Actually we do carry benadryl as our dog recently had some allergies, prescribed by our vet 1 mg/lb dose twice a day. I also read that for snake bite and swelling you can give 2/mg per pound until veterinarian contact. Remove collar in case of neck swelling. Also 50 mg of Tramadol for pain is ok if indicated.
 

Dave I.

Well-Known Member
#10
There is a new Vet in Lyman, UT and there is a Vet Hospital in Bicknell, UT. They are probably the closest to Bullfrog. You can figure 130+/- miles each way from Bullfrog for either of them

Tri County Veterinary Hospital
Address: 352 E 200th N, Bicknell, UT 84715
Phone: (435) 425-3487
I believe this hospital just does livestock and large animals but could be wrong.

Fremont River Veterinary Clinic
202 W SR 24
Lyman, Utah, UT 84749

(435) 836-2211
This is a new practice and have been told they are eager for new customers and do treat dogs and cats. Haven't talked to them to verify that

Hope the word gets out and can save your pets if needed.
 

ROSCOELAB

Well-Known Member
#11
we live in Page, we use the snake bite vaccine they offer, boosters every year about the time the snakes are waking up, been lucky and the first rattle my dog heard he came running back to me, had that look on his face of "WTF is that dad?"
 

Pegasus

Well-Known Member
#12
Roscoelab, what is the "snake bite vaccine they offer"? Who is they - the vet in Page? This could be useful for us. Thanks for the info, Doug
 

Goblin

Well-Known Member
#13
Actually we do carry benadryl as our dog recently had some allergies, prescribed by our vet 1 mg/lb dose twice a day. I also read that for snake bite and swelling you can give 2/mg per pound until veterinarian contact. Remove collar in case of neck swelling. Also 50 mg of Tramadol for pain is ok if indicated.
Benadryl can be effective symptom relief:
Dosage: The general rule of thumb for an adult dog is 0.9 to 1.8 milligrams per pound of weight.
Side effects usually occur within an hour of taking the medication and are typically mild. If a dog experiences severe side effects, the animal needs immediate veterinary care. These include:
  • Drooling.
  • Excitability. Note: Not to be confused with the normal Drooling & Excitability of a standard issue, one each, happy-go-lucky dog.:p
Tramadol can help with pain if necessary:
Dosage: The general rule of thumb for an adult dog is .5 - 1.8mg per pound.
Side effects, of which there are many, can be mild or severe; common mild symptoms include: drowsiness, upset stomach, constipation, blurred vision, and difficulties sleeping. While these are not usually too dangerous, if you notice the symptoms increasing or persisting, talk to your vet. There are some dogs that experience more severe tramadol side effects and these require emergency medical attention from a vet: convulsions, peeling rash, difficulties breathing, or slowing of the heart rate.

Please be careful and only administer if absolutely necessary. If you think snakebite is bad.....wait until you have snakebite AND an OD or adverse reaction.
Roscoelab, what is the "snake bite vaccine they offer"? Who is they - the vet in Page? This could be useful for us. Thanks for the info, Doug
Please read the below before deciding on a snakebite vaccine which is really only a temporary short duration attempt at toxin acclimation. In other words, you dose the dog before the snake does....kinda a man bites dog idea.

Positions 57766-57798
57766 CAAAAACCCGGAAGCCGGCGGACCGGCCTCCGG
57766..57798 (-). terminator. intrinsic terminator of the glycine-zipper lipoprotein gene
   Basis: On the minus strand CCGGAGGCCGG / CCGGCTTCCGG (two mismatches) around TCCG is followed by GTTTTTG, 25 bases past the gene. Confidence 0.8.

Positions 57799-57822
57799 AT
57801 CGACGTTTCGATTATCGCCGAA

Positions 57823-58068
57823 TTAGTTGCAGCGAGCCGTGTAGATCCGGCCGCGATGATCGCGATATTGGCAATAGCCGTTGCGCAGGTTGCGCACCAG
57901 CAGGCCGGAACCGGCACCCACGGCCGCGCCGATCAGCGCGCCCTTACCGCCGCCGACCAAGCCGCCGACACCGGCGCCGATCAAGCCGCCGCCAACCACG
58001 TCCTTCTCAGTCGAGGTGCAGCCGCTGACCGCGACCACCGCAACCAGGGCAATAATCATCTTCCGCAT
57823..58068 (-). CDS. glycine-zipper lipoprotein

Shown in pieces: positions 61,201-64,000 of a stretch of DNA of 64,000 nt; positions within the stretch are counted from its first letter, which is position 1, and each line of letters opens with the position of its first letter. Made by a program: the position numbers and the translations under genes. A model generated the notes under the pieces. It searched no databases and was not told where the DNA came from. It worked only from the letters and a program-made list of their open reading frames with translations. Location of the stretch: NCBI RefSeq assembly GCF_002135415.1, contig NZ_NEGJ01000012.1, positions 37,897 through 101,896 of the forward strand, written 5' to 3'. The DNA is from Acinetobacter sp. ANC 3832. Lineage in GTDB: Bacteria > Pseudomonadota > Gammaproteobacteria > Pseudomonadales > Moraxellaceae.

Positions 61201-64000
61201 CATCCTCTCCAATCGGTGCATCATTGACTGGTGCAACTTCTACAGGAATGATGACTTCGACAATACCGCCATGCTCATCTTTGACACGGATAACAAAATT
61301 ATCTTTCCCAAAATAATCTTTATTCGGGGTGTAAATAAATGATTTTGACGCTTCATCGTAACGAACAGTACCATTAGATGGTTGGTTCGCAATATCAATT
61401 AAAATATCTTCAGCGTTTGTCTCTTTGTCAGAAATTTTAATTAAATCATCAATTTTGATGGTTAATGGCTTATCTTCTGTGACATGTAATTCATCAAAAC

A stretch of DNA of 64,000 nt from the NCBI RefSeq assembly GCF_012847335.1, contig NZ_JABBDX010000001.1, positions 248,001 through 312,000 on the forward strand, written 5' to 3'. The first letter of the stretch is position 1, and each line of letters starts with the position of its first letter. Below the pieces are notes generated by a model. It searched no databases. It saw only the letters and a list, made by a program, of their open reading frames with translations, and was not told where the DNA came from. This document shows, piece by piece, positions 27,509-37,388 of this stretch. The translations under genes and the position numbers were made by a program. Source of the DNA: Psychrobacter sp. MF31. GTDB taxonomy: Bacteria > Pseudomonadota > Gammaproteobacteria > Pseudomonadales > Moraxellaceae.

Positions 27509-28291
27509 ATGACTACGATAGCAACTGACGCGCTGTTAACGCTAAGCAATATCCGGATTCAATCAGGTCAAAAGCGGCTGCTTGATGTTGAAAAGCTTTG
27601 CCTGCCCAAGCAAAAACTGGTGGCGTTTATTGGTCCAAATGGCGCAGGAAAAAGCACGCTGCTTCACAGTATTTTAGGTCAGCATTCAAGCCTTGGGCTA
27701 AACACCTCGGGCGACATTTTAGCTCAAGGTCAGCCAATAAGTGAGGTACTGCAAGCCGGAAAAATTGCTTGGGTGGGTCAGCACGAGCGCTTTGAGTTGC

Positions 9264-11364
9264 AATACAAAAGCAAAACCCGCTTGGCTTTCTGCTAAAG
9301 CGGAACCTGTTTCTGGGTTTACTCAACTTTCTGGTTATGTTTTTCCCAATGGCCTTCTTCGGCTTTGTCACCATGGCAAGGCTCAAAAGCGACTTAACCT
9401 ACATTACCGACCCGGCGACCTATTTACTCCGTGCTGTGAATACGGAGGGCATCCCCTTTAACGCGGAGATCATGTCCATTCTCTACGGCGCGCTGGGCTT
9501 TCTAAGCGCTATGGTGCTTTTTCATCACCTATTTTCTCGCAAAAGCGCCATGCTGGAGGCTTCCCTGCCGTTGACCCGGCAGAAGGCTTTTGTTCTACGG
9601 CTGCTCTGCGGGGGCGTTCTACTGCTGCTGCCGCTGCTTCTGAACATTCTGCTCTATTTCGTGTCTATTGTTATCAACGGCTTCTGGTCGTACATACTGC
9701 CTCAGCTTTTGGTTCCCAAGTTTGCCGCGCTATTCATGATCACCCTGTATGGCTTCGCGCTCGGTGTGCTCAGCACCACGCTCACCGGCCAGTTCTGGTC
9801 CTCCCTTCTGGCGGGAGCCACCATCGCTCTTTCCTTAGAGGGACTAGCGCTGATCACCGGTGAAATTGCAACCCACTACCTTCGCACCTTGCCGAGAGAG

Snake Oil or Snake Vaccine?
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Rebekah H. writes
to ask me what I think about rattlesnake vaccines.

I do not think too much about them, as I do not live in a part of the country with very many rattlesnakes. To put a point on it, my dogs are more likely to be killed by a herd of wild zebra than they are by an Eastern Diamondback rattlesnake.

That said, let's start with the obvious.

Vaccines are typically working off of T-cell immunity, while rattlesnake venom is a toxin.

Very different things.

Yes, a body can be acclimated to a toxin, but it does not last very long, unlike a traditional vaccine.

A small group of professional snake handlers have been injecting themselves with snake venom for a very long time in order to increase their tolerance in cases of an accidental bite.

The fact that this works is widely known, but the injections have to be done several times a year, and for different species of snakes. Not a huge problem if you are Bill Haast at the Miami Serpentarium Laboratories, but not the kind of thing anyone else is doing anywhere in the world.

The canine snake bite "vaccine" that is being sold in America today is simply toxin acclimatization. A small amount of Crotalus Atrox Toxoid is injected into your dog several times over several weeks, and the snake-bite "resistance" that results lasts for six months or less.

The shots themselves are not cheap -- they cost about $75 for a pair, and their price will be tacked on to the office visit charge from the vet. Add it all up, and snake vaccines are a small pile of money.

But do they work?

Well, let's go to the sales pitch. You see, if there is ANY scientific evidence that something works, it will generally be trotted out in the sales pitch.

We find the sales pitch over at the rattlesnakevaccinefordogs.com web site, which is owned and operated by Red Rock Biologics, which is the company specially created to sell this snake bite vaccine product.

What's it say? Just this:


In 2006 there was a nationwide survey of 720 veterinary hospitals that carried the Rattlesnake Vaccine that showed that about 30% of them had already treated vaccinated dogs for rattlesnake bites. These clinics were asked to rate how well the vaccine worked and give specifics on how vaccinated dogs did as opposed to non-vaccinated dogs who were bitten by rattlesnakes.